I was confused when I first started this novel but because I loved He Said/She Said so much, I continued reading and I am so glad that I did. Although, you can promise never to speak about your past, that doesn’t mean that it ever goes away or that the repercussions of it are gone. Your past will always be there, somewhere.
 
As the story began to unwind, I finally understood Marianne’s reaction when she was presented with her own apartment at Royal Park Manor. These luxury units are now sitting on the site of a former mental hospital which she had ties to, when she was younger. Seeing this Manor, brings back a memory of something that had occurred when Marianne was younger. Becoming nervous, Marianne’s afraid that a secret that was shared with a few other individuals, will be exposed. I liked that the author included here, a flashback of Marianne with the events surrounding that secret, so that I could witness the event and understand Marianne’s fear.
 
We also get to hear from Marianne’s daughter and a character named Helen, who have an important part in Marianne’s mysterious secret.
 
There were a few surprises for me as I read, things that I didn’t expect to occur but which I totally enjoyed and then, there were the twists that the author added. I ended up having a great time with this novel. This was not a fast read for me as the author describes some of the scenes in detail and I didn’t want to miss anything. I also found that in the beginning it was confusing and I ended up rereading that section again but this book is really great overall. I look forward to Erin Kelly’s next novel.
Thanks so much to MacMillan Publishers for a copy of this novel in exchange for my own honest opinion.

 

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review SPOILER ALERT! 2018-11-27 22:35
Ballard and Bosch: A Michael Connelly Mini-Binge
The Late Show - Michael Connelly
The Late Show - Michael Connelly
Two Kinds of Truth - Michael Connelly
Two Kinds of Truth - Michael Connelly,Titus Welliver
Dark Sacred Night - Michael Connelly
Dark Sacred Night - Michael Connelly,Titus Welliver,Christine Lakin

I managed to fall behind on 3 books by Michael Connelly over the course of the past 2 years -- how in the world did that happen?  He's one of my most consistent go-to authors for reliably high quality crime fiction ... as well as for taking me right back to L.A., if only inside my head.  So, high time to catch up, especially since everybody else whose reviews I trust seems to have already read and reviewed these three.  In sum, I find that I'm mostly happy to have returned to what's come to be known as "the Harry Bosch universe" ... though the obvious question is how long Connelly is going to be able to keep Bosch going.  Are we seeing a changing of the guard, with Renée Ballard and Mickey Haller -- and possibly Maddie Bosch -- eventually taking Harry's place?  Last year, Connelly still said no, but 14 months on from that interview, I'm not sure that's still the answer he would give now.  Ultimately, time and the next books will have to tell.

 

To take each book in turn:

 

The Late Show (2017)

 

Renée Ballard's debut.  Her character is based on a real cop, LAPD Detective Mitzi Roberts, who is an advisor to Connelly (and, I think, the Harry Bosch TV series), and who once worked the "late show" -- the night shift -- in the Hollywood division herself; so Renée's character and work environment comes with a lot of personal insight, and it shows (even if it's not Connelly's own, first-hand insight).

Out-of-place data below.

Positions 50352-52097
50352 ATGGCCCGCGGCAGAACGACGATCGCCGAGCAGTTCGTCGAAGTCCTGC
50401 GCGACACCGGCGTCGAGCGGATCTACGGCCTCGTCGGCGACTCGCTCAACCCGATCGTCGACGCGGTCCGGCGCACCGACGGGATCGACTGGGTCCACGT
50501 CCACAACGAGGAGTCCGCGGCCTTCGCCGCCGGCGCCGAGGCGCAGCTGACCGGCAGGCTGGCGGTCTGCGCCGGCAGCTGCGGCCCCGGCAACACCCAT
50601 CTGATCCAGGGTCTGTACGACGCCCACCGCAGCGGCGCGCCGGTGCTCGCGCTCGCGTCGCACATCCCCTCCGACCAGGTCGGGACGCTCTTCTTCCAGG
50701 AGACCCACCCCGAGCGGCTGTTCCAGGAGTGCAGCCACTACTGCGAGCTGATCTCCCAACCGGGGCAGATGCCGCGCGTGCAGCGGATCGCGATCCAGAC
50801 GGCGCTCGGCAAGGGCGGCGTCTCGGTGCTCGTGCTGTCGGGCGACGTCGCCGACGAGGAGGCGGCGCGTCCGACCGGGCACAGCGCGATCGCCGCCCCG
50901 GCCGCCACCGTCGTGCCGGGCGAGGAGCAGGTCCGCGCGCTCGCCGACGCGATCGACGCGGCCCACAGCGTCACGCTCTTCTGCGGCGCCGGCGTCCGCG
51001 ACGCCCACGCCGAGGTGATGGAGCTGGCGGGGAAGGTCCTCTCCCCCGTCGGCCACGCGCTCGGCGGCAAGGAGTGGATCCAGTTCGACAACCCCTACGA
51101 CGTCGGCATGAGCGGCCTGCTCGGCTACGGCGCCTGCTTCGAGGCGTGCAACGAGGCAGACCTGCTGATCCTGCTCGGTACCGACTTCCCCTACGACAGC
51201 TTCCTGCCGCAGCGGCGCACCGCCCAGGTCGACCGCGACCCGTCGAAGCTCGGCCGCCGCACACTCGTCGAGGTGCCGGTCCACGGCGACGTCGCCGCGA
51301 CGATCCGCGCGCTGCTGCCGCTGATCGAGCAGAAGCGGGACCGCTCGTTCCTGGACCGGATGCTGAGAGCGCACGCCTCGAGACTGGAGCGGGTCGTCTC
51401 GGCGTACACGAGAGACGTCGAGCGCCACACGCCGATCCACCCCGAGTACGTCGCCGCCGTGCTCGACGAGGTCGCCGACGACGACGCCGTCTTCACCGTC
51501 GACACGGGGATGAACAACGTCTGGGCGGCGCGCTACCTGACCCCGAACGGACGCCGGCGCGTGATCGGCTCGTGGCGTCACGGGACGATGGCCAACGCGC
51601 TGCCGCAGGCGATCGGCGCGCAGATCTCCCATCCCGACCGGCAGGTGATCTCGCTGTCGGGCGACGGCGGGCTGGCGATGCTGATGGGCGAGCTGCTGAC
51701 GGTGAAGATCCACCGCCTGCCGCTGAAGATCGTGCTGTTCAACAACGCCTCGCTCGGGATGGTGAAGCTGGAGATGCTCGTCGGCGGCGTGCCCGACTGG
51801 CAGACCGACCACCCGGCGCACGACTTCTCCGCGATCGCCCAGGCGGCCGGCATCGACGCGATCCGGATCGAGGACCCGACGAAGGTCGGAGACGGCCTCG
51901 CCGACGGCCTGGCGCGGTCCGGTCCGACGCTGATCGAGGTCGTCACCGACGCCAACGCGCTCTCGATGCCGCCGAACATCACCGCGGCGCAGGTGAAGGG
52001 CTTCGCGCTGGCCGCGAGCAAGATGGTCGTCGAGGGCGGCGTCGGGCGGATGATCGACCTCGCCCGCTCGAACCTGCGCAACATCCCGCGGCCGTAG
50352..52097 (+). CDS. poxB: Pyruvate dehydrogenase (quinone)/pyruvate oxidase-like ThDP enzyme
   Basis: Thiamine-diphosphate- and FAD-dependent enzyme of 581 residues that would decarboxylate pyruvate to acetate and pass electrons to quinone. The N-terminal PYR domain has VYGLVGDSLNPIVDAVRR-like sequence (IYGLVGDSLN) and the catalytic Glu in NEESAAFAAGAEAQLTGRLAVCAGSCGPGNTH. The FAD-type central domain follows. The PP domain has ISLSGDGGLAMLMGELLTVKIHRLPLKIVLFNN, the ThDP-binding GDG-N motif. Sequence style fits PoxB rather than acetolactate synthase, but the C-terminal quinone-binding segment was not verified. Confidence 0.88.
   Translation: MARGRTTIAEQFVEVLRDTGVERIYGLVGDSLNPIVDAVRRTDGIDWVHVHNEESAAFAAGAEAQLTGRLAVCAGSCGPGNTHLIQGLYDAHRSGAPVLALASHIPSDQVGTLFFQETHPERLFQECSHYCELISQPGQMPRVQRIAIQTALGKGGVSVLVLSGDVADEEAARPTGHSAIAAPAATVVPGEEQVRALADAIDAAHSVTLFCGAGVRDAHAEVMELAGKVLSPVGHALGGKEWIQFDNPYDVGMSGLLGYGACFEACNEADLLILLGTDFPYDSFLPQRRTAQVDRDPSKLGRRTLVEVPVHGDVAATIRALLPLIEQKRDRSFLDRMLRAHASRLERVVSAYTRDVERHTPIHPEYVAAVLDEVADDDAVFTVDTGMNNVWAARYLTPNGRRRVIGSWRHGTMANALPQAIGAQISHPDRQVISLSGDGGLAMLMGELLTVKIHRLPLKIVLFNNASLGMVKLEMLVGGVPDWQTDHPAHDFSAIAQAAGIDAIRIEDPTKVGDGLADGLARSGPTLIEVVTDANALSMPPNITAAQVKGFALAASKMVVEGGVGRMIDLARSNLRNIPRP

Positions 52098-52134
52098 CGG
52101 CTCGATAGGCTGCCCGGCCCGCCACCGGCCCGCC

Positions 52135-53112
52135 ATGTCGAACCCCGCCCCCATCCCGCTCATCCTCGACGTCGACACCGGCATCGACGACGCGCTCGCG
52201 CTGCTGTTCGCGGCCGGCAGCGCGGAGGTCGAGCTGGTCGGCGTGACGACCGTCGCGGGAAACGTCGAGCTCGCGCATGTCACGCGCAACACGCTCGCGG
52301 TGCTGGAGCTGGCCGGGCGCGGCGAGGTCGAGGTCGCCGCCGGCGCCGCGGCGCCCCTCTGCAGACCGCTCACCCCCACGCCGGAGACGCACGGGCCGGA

Obviously Connelly had to give Ballard a motivation to want to hang on to the cases we see her confronting in the first pages of the book instead of just handing them over to the relevant "desks" tasked with these kinds of crimes in daytime hours, and it just about works here -- but even in this first book I wasn't wholly convinced, and I can see several problems with this scenario going forward.  To name but two: (1) Detectives on the "late show" simply do not handle cases to the end, and at some point the reasons Connelly gives Ballard for wanting to hang on to her initial investigations are almost necessarily going to stretch credibility -- in and of themselves as well as in terms of their overall frequency.  (2) Anyone who's ever pulled several allnighters in a row, or existed for a sustained period on a maximum of 3-4 hours of sleep (with irregular sleeping times at that) knows that this sort of lifestyle is a virtually guaranteed shortcut to a crashing burnout -- and I don't mean the kind that can be cured by a few good nights of rest or an extended vacation.  So I think at some point Connelly won't have any other option than making Ballard return to daytime hours if he wants to keep her storyline credible. 

I can see why she'd reject the option at the end of this particular book, coming as it does from a completely unapologetic Lt. Olivas, but eventually she'll just have to find a way.  Maybe her guilty feelings about Lola and about having to kennel her all the time are going to make a difference?

(spoiler show)

That all being said, I mostly like Ballard -- she's smart, tough and straightforward; just what I want my heroines to be, not least if they are cops.  She's also a bit reckless, though, and that's another thing that could turn out a problem eventually (not only for herself, for obvious reasons, but also in the meta-world, with Connelly's readers).  The book's writing and plotting are Michael Connelly at his most atmospheric and empathetic, however, and the three interwoven cases / storylines are classic L.A. -- murder, corruption, fraud, and the shady side of Sunset Boulevard.  What's not to like about that ... as crime fiction fodder, at any rate?